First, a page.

After spending a few hours in Santiago getting my airbag canisters filled and waiting for our bus (which was an hour late), we made our way to the town of Chillan. Getting there late, we stayed at the Hostel Canada in town.
The hostel was a terrific family run place. For 8,000 pesos ($16 US) we got our own room with two big beds and a TV! The next morning we bought food and managed to find some white gas. That afternoon we checked out Chillan’s open air market and then hopped on a bus headed for Las Trancas, the small town below the ski resort of Nevados de Chillan.
Arriving in Las Trancas, we found the cheapest hostal to be full, however we were able to camp out back for 3,000 pesos ($6 us) which was perfect since we are trying to keep the cost of our trip down as much as possible. Apparently in a normal year there is a few feet of snow on the ground, but this year is so dry that we can sack out on the ground.
While packing for skiing the next day, I found I had left my beacon in the hostel in Chillan. Of all the things to lose, a beacon is probably among the worst. Not only is it essential safety equipment, but it’s something that’s hard to buy in Chile. I would have had to go back to Santiago to buy one, a 5 hour bus ride away, and then it would be super expensive.
The next morning we called the hostel and luckily they had it. Fabrice, the owner of the hostel where we are staying, kindly offered to pick it up when he went into town and gave me his to use in the mean time. Thanks!
After resolving my beacon mess, we headed out to go skiing. Getting a late start, and with reports of winds up high, we weren’t sure how far we were going to get, but we decided to go as far as we could. We started by hiking up the ski area and reached the top in 1.5 hours. Volcan Nuevo, a volcano directly above the ski area, looked awfully close so we decided to head up there. The wind was persistent but not very strong.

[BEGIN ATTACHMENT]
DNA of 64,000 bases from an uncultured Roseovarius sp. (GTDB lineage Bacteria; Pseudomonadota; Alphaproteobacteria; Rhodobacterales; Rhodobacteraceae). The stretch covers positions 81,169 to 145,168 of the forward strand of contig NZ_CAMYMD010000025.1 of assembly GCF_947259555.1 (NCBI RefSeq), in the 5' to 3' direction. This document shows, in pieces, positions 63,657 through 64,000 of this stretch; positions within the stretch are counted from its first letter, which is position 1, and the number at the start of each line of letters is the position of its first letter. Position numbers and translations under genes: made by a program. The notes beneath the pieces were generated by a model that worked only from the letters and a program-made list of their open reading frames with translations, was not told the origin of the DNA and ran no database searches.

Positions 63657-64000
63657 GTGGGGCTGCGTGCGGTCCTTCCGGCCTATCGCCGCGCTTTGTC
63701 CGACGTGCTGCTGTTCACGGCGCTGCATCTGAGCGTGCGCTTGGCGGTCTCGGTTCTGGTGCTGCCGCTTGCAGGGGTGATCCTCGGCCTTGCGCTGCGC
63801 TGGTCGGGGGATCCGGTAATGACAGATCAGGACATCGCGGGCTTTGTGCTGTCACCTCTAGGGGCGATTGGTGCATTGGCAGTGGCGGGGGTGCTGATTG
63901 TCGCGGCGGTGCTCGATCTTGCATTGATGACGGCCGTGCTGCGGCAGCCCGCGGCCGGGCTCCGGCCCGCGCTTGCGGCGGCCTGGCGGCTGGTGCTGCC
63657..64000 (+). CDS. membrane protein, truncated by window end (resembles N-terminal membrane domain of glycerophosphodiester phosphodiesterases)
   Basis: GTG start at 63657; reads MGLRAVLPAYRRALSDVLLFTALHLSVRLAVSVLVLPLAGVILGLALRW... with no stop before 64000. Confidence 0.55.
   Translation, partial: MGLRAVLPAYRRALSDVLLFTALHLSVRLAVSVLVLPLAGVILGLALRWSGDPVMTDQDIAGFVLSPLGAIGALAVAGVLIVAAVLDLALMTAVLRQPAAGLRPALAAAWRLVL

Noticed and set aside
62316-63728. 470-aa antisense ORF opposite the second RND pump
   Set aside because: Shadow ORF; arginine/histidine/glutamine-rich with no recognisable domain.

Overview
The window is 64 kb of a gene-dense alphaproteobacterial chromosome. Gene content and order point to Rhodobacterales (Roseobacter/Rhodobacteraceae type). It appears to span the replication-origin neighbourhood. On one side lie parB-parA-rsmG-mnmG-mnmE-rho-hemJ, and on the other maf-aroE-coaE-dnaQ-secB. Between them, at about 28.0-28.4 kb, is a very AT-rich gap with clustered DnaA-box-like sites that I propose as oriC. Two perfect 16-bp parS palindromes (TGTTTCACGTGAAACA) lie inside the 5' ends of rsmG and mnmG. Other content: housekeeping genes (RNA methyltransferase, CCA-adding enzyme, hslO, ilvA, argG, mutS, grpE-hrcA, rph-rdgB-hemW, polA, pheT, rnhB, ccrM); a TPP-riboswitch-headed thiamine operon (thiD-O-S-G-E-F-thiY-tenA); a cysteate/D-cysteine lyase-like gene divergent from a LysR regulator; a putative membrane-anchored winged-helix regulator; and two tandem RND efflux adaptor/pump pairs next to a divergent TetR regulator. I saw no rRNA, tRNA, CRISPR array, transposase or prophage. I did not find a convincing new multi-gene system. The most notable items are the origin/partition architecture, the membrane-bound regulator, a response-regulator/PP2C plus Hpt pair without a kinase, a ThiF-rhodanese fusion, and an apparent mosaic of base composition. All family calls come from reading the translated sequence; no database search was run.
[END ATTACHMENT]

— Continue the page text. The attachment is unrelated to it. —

We followed a snowcat track up above the ski area to a saddle between Volcan Viejo and Volcan Nuevo. At the saddle the wind was intense. We could barely stand up. But from what I’ve heard, in Chile if you can stand up, it’s good weather, so we kept going. We made it to the top a bit later and enjoyed a beautiful view of several other volcanoes as well as the Andes to the east.
The ski down was fun even though the snow was a field of inverted cast iron soup kettles. Still, it was awesome to be skiing a volcano in Chile, especially on our first day on snow!
The next day was forecast with bad weather so we decided to ski around and explore different areas for future trips. We toured up the ski area and then took a left and headed over to the Refugio Garganta del Diablo (Devils Throat Hut). I had read a few brief descriptions in Spanish online about this refugio describing it either as too decrepit to use, while others said it was great. We found other skiers staying there and it looked nice enough. The building is quite large and parts of it are falling apart, but it has several rooms that are holding together and you get a wood stove with tons of fuel. The best part though, is that every morning we can ski right out of the door rather than hitching a ride to the ski area and hiking up below the lifts.
Tomorrow morning we head up to the Refugio Garganta del Diablo, stay there for a few days, and hopefully ski some more volcanoes. Perhaps we will find some powder pockets (one can dream anyways).
Louie Dawson earned his Bachelor Degree in Industrial Design from Western Washington University in 2014. When he’s not skiing Mount Baker or somewhere equally as snowy, he’s thinking about new products to make ski mountaineering more fun and safe.